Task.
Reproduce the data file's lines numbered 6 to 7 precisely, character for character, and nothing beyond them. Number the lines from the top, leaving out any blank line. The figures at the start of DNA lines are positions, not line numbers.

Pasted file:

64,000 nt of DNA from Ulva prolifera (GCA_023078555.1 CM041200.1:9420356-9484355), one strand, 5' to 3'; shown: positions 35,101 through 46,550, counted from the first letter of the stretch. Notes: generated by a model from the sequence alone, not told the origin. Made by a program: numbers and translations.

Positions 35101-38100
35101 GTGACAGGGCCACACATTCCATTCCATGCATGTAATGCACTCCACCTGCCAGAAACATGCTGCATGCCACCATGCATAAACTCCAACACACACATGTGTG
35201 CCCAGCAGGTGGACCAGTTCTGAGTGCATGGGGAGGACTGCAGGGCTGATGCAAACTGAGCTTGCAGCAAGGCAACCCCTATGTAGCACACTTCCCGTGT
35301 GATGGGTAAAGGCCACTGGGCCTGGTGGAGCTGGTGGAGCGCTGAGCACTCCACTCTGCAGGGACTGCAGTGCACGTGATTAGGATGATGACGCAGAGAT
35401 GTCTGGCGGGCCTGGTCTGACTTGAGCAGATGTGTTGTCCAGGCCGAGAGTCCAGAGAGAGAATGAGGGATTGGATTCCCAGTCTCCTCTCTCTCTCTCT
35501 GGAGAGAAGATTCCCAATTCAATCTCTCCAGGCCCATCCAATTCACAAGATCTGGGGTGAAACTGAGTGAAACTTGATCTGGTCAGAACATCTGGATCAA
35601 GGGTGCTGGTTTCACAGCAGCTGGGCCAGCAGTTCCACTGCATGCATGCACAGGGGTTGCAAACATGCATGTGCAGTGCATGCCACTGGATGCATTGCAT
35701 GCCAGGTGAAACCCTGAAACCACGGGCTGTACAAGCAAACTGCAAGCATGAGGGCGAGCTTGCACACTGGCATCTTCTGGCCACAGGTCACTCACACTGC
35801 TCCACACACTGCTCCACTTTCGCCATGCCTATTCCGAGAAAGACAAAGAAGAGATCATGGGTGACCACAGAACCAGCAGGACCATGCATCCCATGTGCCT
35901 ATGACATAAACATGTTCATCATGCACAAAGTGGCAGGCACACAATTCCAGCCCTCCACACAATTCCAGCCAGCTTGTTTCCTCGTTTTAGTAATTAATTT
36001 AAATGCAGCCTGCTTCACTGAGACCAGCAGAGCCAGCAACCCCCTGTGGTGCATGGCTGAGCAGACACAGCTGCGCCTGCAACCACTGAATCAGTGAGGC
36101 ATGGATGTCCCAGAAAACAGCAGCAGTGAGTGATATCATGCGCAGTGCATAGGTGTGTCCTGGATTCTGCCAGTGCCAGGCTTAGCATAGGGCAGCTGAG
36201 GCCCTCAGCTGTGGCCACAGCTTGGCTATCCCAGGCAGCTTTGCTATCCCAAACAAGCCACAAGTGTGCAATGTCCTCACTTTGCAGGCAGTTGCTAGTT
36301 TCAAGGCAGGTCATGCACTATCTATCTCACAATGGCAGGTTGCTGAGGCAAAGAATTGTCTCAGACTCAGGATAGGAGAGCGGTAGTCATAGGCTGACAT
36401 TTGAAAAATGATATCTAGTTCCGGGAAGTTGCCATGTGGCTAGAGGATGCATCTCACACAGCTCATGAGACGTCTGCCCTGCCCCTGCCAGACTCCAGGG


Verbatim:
35401 GTCTGGCGGGCCTGGTCTGACTTGAGCAGATGTGTTGTCCAGGCCGAGAGTCCAGAGAGAGAATGAGGGATTGGATTCCCAGTCTCCTCTCTCTCTCTCT
35501 GGAGAGAAGATTCCCAATTCAATCTCTCCAGGCCCATCCAATTCACAAGATCTGGGGTGAAACTGAGTGAAACTTGATCTGGTCAGAACATCTGGATCAA